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08-02-2011, 09:35 PM   #23
toml99
 
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I think David had an excellent point -- the B12 number is not as important as how we feel, and whether or not additional B12 will improve our energy and stamina. If so, go for it.

jbmann33 -- there is no toxicity level indicated for B12. I wouldn't want to push this issue too much by really overloading my system with B12, but apparently an "overdose" of B12 has no real significance -- we just excrete it.
08-03-2011, 07:49 AM   #24
sunflower
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I think David had an excellent point -- the B12 number is not as important as how we feel, and whether or not additional B12 will improve our energy and stamina. If so, go for it.

jbmann33 -- there is no toxicity level indicated for B12. I wouldn't want to push this issue too much by really overloading my system with B12, but apparently an "overdose" of B12 has no real significance -- we just excrete it.
Not only do we excrete the excess, but it is very difficult for the body to absorb. It is very hard to get "too" much B12 orally. The best way to get supplemented is by injection. The second option is to use the sublingual, or under the tongue supplements. The third, and least efficient option, is orally. Most "supplement" gurus tell you not to bother with taking it that way. You just don't absorb enough. Why? I don't know exactly. It is just that we absorb different vitamins in different ways.
08-03-2011, 12:49 PM   #25
David
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Some more facts about Vitamin B12 (I've been doing a lot of reading lately )

- If you're deficient, some doctors suggest MULTIPLE (I've seen up to a dozen mentioned) injections within the first few weeks to get the levels in the liver back up and then one every X weeks to maintain levels. I have read that it can take up to 20 injections to get back to full levels in the liver.

- In addition to the injections, sublingual, and oral supplementation, there are also patches you can wear and a nasal spray.

- Regarding the oral route for B12, I have read studies that say megadoses of B12 (1-2mg per day) taken orally can work even if you have pernicious anemia or issues with your ileum, but I haven't read anything about having an intact / healthy terminal ileum as a requirement and I just plain wouldn't be comfortable with that on a personal level based upon everything else I've read.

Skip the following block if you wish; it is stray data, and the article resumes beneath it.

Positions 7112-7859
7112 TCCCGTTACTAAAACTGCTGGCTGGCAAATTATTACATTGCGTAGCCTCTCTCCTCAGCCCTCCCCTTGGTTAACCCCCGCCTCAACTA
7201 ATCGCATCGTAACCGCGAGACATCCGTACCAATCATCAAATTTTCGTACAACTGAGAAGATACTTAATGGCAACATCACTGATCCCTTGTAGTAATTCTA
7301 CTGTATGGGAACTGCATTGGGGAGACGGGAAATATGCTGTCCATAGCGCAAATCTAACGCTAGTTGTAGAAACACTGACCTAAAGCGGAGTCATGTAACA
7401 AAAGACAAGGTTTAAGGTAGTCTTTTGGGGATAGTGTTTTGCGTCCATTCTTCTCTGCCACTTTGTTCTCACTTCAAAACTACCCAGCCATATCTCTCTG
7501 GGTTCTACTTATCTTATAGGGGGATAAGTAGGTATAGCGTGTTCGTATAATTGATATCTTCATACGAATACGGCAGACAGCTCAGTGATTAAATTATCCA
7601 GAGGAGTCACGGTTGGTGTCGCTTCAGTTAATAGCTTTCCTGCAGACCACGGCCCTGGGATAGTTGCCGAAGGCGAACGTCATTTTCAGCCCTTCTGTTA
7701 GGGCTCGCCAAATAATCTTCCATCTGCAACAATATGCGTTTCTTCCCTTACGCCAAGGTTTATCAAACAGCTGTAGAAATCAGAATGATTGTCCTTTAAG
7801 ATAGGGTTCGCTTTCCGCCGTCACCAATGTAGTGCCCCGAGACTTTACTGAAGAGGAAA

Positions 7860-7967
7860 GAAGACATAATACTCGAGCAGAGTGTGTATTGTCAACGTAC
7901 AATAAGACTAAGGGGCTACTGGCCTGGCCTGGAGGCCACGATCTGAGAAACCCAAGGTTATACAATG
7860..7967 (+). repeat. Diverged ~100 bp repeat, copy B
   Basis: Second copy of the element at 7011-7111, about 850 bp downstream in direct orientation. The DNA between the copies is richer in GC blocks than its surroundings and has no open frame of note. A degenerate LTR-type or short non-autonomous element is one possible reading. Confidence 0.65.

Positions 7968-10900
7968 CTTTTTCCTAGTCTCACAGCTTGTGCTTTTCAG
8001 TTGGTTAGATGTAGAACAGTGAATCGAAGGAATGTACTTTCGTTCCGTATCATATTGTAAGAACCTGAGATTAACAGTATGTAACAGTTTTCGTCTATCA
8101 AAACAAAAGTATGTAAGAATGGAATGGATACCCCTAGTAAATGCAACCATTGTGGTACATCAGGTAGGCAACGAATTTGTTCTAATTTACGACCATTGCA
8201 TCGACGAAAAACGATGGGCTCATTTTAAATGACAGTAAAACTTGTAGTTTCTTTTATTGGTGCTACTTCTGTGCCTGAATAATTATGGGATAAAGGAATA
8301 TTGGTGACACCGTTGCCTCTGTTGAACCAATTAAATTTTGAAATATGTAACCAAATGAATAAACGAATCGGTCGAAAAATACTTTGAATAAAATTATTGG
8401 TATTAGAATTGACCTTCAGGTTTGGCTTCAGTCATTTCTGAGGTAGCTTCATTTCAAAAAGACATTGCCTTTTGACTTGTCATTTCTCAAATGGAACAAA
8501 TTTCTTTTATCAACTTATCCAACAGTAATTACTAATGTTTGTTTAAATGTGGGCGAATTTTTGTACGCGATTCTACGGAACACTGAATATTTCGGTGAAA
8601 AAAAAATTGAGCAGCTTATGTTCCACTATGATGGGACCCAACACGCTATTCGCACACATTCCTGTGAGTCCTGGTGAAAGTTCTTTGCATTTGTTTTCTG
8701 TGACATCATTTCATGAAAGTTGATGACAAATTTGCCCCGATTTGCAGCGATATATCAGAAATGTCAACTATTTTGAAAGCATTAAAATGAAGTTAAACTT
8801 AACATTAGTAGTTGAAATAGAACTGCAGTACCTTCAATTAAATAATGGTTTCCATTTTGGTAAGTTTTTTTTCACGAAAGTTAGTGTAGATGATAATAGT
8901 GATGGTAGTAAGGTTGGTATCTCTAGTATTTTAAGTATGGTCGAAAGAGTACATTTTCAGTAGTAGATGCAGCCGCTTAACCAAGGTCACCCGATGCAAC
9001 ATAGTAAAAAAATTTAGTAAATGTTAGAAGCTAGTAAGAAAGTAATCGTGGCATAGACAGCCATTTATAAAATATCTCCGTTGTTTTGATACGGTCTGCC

08-03-2011, 01:30 PM   #26
sunflower
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Cool, David, thanks! I didn't know about the patches and nasal spracy.

I should have put in my post that I don't recommend mega-dosing for anything. I am NOT an expert. Mega-doses of any vitamin can be harmful, sometimes in ways we can't always predict. For instance, my grandmother always gave herself mega-doses of Vitamin C when she didn't feel well. It is supposed to be a relatively save vitamin to mega-dose. However, the acidic form that she was taking caused her to have excess stomach acid and helped contribute to ulcers forming in her esophagus.
08-03-2011, 02:00 PM   #27
toml99
 
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Being newly diagnosed this year, I'm still learning about Crohn's. I'm now quite comfortable in admitting to myself that I don't know a lot more than I do know, and there is a long learning curve ahead. One issue that has really surprised me is how many differences there are in the severity of Crohn's, some of the symptoms, and the effectiveness of medications. This forum has been invaluable to me in working through quite a number of personal issues on how I relate to this whole situation I now find myself in.

That said, the B12 issue is frustrating -- I understand that my SI is no longer efficient enough to be able to absorb/process B12 from my diet. So I've been taking B12 shots. First weekly, then monthly, now back to weekly. Not a big deal, but it does affect my energy level, and it's back and forth to the doctor. David, your comments about how many shots it might take to restore a normal level are interesting, and would explain the test results I had.

And, of course, life continues with its little practical jokes. My GI has now run out of B12 and it's on back order. So I started taking 1mg orally and it seems to be helping quite a bit. I could have gone to another doctor for a B12 shot, but I sort of welcomed the opportunity to solve this problem without utilizing a doctor.